Justice Dept. Calls TikTok 'Direct Threat' to Privacy and Security of US

Tami Abdollah

Tami Abdollah was dot.LA's senior technology reporter. She was previously a national security and cybersecurity reporter for The Associated Press in Washington, D.C. She's been a reporter for the AP in Los Angeles, the Los Angeles Times and for L.A.'s NPR affiliate KPCC. Abdollah spent nearly a year in Iraq as a U.S. government contractor. A native Angeleno, she's traveled the world on $5 a day, taught trad climbing safety classes and is an avid mountaineer. Follow her on Twitter.

Justice Dept. Calls TikTok 'Direct Threat' to Privacy and Security of US
TikTok | Solen Feyissa | Flickr

Justice Department lawyers argued in a federal court filing Thursday that TikTok's explosive growth and its relationship to the Chinese Communist Party made the popular social media app "a direct threat to the privacy and security of U.S. persons."

The U.S. Department of Justice filing is in response to a request by one of TikTok's U.S.-based employees for a judge to pause President Trump's ordered ban on TikTok, which would take effect on Sept. 21. The filing is a first look at the U.S. government's arguments against TikTok and its employee's efforts to push back on the ban.

TikTok has found itself in the Trump administration's line of fire over concerns that its China-based parent company, ByteDance Ltd., is sharing the popular app's data with the communist government. On August 6, Trump issued an executive order giving the app 45 days before "transactions" with the platform are banned. Meanwhile, the president has also pushed for a sale of TikTok to a U.S.-based parent company.

Last month TikTok technical program manager Patrick S. Ryan filed his federal lawsuit in the U.S. District Court of the Northern District of California accusing Trump of violating his Constitutional rights and defaming and disgracing U.S.-based TikTok Inc. employees by painting them as working for the Chinese Communist Party.

The government's filing states that Chinese law imposes "broad obligations on citizens and companies to cooperate" with the Chinese Communist government and that they must provide data and technological support to security agencies and the military.

"ByteDance is a Chinese company through and through," the filing argues. "It is headquartered in Beijing, subject to Chinese intelligence laws, contains internal CCP committees, and its founder and CEO has publicly affirmed that the company is committed to promoting the agenda and messaging of the CCP."

The government's Thursday filing asked U.S. District Judge Vince Chhabria, an Obama appointee, to deny Ryan's request for a temporary restraining order, immediately pausing the ban.

TikTok has called the government's allegations against it "speculative" and has said it took "extensive" efforts to address the administration's concerns about national security. The company did not immediately reply to a request for comment, but a spokesman previously told dot.LA that the company has "never provided user data to the Chinese government, nor would we do so if asked."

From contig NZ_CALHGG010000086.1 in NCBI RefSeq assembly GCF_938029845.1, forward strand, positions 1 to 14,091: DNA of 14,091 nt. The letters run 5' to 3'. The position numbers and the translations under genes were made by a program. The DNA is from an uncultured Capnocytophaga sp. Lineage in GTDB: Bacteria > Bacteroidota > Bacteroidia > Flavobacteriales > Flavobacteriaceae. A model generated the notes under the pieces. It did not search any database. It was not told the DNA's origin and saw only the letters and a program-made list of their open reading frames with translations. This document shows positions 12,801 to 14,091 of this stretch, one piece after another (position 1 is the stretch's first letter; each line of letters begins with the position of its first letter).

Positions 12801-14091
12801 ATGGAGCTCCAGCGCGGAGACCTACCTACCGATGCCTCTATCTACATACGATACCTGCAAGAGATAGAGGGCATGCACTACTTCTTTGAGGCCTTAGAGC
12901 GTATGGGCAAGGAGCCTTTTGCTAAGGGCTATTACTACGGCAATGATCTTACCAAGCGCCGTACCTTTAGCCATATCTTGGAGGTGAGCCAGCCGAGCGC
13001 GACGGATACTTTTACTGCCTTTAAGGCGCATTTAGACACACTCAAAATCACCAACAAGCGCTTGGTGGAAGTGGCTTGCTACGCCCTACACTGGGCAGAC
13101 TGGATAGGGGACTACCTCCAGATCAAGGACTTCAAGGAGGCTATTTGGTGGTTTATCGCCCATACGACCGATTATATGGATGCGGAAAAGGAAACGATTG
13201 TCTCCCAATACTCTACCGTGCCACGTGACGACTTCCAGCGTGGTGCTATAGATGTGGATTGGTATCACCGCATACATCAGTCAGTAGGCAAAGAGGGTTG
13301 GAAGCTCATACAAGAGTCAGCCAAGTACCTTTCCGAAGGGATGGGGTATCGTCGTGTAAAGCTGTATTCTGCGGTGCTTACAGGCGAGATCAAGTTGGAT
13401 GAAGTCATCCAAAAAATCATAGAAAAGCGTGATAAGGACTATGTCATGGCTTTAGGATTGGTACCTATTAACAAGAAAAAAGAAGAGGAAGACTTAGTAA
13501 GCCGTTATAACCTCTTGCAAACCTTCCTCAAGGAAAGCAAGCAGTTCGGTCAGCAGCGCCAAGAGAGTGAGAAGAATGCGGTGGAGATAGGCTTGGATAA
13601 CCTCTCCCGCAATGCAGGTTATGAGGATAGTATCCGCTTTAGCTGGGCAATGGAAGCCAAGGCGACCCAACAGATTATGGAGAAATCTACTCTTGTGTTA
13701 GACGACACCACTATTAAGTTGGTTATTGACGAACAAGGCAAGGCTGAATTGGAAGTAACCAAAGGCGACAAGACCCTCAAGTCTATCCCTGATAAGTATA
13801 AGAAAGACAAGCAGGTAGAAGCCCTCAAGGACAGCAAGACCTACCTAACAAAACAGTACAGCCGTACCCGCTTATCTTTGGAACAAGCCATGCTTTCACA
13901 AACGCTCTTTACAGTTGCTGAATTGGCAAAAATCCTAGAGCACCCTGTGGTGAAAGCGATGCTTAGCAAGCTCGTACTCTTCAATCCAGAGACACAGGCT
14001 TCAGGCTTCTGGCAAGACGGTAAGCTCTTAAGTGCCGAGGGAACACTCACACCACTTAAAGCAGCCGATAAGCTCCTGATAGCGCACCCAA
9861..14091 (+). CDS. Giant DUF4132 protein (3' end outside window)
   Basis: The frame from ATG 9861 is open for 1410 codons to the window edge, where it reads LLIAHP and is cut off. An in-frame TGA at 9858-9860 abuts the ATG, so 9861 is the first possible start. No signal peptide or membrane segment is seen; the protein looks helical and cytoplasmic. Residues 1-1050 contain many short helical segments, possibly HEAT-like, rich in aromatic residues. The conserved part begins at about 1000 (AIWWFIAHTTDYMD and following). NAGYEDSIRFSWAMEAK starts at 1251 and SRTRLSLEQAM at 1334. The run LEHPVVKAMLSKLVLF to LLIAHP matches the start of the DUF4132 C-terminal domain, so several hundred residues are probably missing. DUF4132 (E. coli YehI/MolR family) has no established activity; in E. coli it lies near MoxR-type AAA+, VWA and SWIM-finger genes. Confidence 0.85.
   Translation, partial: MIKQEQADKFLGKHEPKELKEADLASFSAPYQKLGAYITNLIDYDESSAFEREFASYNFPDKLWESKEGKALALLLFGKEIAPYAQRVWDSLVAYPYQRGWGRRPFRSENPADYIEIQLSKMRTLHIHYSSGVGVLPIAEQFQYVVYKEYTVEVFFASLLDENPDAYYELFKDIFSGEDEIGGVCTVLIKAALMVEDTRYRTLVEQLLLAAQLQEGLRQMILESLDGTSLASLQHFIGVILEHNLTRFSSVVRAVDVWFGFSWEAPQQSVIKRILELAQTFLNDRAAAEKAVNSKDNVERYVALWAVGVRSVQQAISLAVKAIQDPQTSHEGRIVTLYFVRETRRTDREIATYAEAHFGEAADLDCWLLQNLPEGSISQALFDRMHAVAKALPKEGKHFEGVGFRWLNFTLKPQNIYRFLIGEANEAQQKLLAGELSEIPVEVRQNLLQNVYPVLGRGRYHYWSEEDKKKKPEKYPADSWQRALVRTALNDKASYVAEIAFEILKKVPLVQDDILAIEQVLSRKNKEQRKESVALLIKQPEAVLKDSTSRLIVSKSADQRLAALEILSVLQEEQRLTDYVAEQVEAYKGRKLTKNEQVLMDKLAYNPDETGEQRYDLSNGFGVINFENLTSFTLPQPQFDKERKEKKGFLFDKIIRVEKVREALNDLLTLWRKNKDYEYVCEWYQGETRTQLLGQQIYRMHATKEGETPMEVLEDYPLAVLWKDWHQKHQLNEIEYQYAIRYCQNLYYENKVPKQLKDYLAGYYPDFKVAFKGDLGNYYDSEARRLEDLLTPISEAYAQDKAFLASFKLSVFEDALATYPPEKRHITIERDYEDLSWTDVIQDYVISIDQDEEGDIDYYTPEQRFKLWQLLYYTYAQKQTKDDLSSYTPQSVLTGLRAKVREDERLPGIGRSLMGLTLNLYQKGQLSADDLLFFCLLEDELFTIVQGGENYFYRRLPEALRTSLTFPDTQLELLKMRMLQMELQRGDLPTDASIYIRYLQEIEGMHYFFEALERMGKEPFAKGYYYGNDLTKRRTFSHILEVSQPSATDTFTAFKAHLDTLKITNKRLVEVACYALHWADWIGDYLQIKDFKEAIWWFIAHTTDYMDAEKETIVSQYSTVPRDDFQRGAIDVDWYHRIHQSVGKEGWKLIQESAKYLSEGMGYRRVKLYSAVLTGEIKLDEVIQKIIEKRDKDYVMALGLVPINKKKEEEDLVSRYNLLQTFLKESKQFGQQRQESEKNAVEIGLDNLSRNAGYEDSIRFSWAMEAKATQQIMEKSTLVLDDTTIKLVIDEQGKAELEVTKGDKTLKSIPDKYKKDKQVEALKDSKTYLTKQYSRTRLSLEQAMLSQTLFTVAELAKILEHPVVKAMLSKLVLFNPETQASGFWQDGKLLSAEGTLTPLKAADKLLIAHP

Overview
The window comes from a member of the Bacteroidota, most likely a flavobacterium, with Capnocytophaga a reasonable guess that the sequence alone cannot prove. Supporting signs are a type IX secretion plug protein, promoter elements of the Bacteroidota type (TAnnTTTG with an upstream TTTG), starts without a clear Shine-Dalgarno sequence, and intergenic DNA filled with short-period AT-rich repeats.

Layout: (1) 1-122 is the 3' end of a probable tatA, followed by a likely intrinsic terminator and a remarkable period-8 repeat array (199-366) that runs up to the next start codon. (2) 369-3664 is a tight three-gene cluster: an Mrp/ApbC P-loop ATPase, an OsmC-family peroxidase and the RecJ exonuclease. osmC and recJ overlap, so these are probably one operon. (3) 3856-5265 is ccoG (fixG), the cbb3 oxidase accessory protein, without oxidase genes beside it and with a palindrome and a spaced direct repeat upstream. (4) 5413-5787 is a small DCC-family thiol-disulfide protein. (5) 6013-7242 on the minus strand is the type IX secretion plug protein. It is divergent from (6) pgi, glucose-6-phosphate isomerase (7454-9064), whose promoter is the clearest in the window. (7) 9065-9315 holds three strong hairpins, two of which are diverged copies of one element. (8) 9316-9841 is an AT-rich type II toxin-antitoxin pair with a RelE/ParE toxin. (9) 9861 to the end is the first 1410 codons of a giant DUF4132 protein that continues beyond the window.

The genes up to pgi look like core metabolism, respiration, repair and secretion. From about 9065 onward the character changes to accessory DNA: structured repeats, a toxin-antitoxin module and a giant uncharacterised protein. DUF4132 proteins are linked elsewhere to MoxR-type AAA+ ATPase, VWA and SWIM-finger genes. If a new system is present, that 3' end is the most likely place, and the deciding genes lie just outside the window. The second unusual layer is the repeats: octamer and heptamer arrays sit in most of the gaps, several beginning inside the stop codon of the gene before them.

But because Trump's executive order bans generic "transactions," Ryan argues it's unclear if TikTok Inc. can even pay its 1,500 U.S.-based employees their wages and salaries when it goes into effect later this month.

Ryan's attorneys argue that he and other TikTok employees are in "imminent danger of losing their livelihood through governmental action that has no basis in fact, was politically driven, and afforded (Ryan) no procedural protections," according to court filings.

The U.S. Department of Commerce doesn't need to define the term "transaction" until the day the order takes effect, making it unclear if it will ultimately exempt wages and salaries for employees.

"The 1,500 TikTok employees working in the U.S. and their families will not be able to pay their rent or mortgages, or pay for food, medical treatments, and other essentials of life," Ryan's filing for a temporary restraining order states. "The executive order has offered no evidence that TikTok has breached national security interests, is capable of breaching national security interests or is about to breach national security interests."

Moreover, because Trump's executive order states that any effort to violate it is deemed a "conspiracy," the language could have a "chilling effect" on people going to work and doing their jobs, said Alexander Urbelis, a partner at Blackstone Law Group LLP, which represents Ryan.

The penalties for such a violation are not trivial. A violator can be fined up to $1 million or 20 years in prison.

Many of the 1,500 employees are new, as TikTok expanded from 300 employees a year ago to five times that number today. The order also jeopardizes the immigrant visas of employees in the U.S. on H1B visas that require an employer to sponsor them, the lawsuit alleges.

Ryan's lawsuit is believed to be the first time an employee has sued the president over an executive order, Urbelis said. But Justice Department attorneys argued Thursday that while Ryan is an employee of TikTok, the executive order doesn't directly impact him. They add that Ryan has not alleged that the president "intended to injure him personally," which could give him a case.

"As an employee of a private company, (Ryan) does not have protected property interest in future wages and unearned salary," the government's filing argues.